—It’s interesting, you know? When I was at Boyce, I had a professor of Old Testament who frequently praised both the Septuagint and its expanded canon. He would sometimes go off on tangents about how there were no good reasons for the Reformers to strike these books from the canon. So it was actually a Baptist professor who first introduced me to the Septuagint. Since then, I never really had any major issue accepting these “other books” of the broader, Septuagint canon as Scripture. They are clearly not as central to the faith as the Gospels or Psalms, for example, but they are nonetheless a part of our tradition.
But let me back up just a bit: For Orthodox Christians, it isn’t really about the LXX instead of the Hebrew; it’s rather a matter of received tradition and a belief that the usage of this text by Christ, the apostles, and the overwhelming majority of the Church fathers is not really something secondary or tangential to the life of the Church. This was a decision we believe to be inspired, and so their usage of that text—and all its implications, especially in our hymnography, feast days, and finer points of theology—has a real and divine purpose.
Textual criticism, so to speak, wasn’t being done in the same way it’s done today, and this is even the case with Origen (cf. Louth, Introducing Eastern Orthodox Theology, p. 12). Rather than looking for a single, original text, the Church was receiving and making use of an inspired, scriptural tradition—one of multiple texts. The early Church fathers are practically unanimous through the fifth century that the LXX was an inspired translation, and I share that conviction. And really, considering some of the ways the Old Testament is used in the New, it’s an interesting prospect to say there wasn’t something divine about the way those third century Jewish scribes translated a phrase that either substantiates or completely overturns Christological prooftexts in the letter to the Hebrews (for example).
In the modern context, I might argue in various places that the LXX represents an older or “less-edited” version of the Hebrew text, and a lot of scholars are actually starting to acknowledge as much (e.g. in light of comparisons with the Dead Sea Scrolls, the Samaritan texts, etc.). And in that sense, it’s not so much about Greek over and against Hebrew, but rather which Hebrew? Judaism was not monolithic in the first century (or in the centuries thereafter), and so debates about everything from manuscript to canon persisted for centuries. What seems fairly clear, however, is that the earliest Christians (even in the West, down through Jerome) looked first to the “Old Greek,” and then to the other editions of Scripture (Syriac, Coptic, Hebrew, etc.). That is essentially the same approach in the Orthodox Church today: not an exclusive reliance on the Septuagint, but a prioritized one. The fathers always ask first: “What do ‘the seventy’ say?” And so should we, as Orthodox Christians. And in contemporary Orthodox scholarship, there is a great deal of interest in and respect for the other manuscripts of the Old Testament, and especially recent discoveries like those at Qumran.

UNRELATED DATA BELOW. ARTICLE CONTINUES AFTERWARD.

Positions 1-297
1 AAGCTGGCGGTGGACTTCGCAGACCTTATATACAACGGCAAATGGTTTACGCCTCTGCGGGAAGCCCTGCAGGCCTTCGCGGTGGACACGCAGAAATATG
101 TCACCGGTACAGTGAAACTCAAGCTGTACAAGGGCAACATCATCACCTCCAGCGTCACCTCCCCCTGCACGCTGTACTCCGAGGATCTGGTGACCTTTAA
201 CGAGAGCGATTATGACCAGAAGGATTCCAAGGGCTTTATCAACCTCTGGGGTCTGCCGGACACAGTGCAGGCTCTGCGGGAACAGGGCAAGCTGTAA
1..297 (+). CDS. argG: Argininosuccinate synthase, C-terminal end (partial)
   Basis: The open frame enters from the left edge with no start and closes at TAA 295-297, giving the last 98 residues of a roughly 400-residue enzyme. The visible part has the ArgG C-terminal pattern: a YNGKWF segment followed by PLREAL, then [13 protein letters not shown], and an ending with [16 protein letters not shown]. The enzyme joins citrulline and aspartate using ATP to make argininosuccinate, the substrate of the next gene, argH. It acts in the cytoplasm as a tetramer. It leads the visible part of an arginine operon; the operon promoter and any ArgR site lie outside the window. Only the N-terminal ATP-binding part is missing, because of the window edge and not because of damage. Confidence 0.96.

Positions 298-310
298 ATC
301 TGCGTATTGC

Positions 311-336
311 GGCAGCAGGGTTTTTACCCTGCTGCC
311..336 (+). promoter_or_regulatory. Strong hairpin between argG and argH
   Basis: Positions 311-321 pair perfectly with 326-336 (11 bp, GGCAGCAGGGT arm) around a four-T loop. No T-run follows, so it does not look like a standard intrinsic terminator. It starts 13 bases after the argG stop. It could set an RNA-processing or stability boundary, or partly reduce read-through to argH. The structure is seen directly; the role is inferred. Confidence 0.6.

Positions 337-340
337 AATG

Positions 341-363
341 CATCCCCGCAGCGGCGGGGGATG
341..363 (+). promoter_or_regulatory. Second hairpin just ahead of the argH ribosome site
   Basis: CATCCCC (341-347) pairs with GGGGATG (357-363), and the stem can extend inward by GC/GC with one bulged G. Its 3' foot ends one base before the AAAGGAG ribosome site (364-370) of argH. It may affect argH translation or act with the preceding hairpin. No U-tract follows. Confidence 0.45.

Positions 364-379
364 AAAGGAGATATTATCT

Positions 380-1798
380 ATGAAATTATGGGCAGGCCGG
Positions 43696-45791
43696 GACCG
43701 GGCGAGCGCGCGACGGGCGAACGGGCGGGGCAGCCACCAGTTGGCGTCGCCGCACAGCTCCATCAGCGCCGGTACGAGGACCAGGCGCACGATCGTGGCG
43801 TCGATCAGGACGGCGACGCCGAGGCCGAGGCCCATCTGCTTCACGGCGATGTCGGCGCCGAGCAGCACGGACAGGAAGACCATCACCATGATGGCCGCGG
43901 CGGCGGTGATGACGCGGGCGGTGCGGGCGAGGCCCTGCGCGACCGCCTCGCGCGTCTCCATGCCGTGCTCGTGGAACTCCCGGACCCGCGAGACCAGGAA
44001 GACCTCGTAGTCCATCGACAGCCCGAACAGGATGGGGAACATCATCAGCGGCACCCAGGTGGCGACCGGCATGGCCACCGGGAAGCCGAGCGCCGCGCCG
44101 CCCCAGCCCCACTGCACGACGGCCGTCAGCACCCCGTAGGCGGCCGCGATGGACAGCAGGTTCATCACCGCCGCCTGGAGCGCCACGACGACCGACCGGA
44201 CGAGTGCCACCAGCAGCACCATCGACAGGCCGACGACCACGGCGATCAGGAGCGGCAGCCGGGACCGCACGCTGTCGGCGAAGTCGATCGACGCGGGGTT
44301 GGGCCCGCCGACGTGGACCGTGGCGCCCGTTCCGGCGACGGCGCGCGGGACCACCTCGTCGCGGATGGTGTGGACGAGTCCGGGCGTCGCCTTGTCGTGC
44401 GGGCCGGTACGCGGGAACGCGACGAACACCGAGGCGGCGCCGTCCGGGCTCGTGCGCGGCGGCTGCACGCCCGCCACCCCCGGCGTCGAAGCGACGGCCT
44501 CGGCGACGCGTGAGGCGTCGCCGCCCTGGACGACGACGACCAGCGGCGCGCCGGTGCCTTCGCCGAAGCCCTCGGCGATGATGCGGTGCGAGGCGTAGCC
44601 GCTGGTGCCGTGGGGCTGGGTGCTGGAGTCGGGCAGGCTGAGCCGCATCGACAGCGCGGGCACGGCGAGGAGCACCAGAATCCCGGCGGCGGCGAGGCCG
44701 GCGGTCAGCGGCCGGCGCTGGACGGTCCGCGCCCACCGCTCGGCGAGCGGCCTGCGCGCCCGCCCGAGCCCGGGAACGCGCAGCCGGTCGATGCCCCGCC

—I appreciate your emphasis on tradition throughout this conversation. How has coming to a better understanding of early church tradition affected your and your family’s spiritual formation?
—I think what comes through most for me when studying (and seeking to embody) Orthodox tradition is just how vast and unsearchable it really is.
A great comfort that I soon discovered was that, in the Orthodox Church, it is not the duty or even goal of each individual person to figure out a “patristic consensus” for every doctrine, or what the “Orthodox interpretation” of a particular passage of Scripture might be. Instead, we are largely called to a life of repentance, a life of asceticism and spiritual growth, and a life of prayer and worship. We are called to a life of conversion.
Worship is so central in Orthodoxy that many Orthodox Christians won’t even speak or think about anything else in the context of their “Christian walk.” The entire year is filled with festivals and fasts, anticipation and culmination, shadow and fulfillment. The life of Christ and the apostles is laid out before us annually, and we are invited to—in a very real and transformative way—take part.
This life of worship is what most readily identifies us as Orthodox Christians, and it soon overtakes most other aspects of our day-to-day life. Adjusting to this new way of living is largely what it means to “convert” to Orthodoxy—rather than amassing enough information, or figuring out all the right passages to defend one’s new-found convictions. It’s a call to both a Sabbath rest and a spiritual battle. It’s a call to suffer as co-heirs of Christ and to carry our cross to the Last Day.
—Vincent, thanks so much for taking the time to chat. I’ve never had the opportunity to speak at length with someone of the Orthodox faith. It is so helpful and interesting to hear your perspective. There is much to chew on here. Best wishes, friend.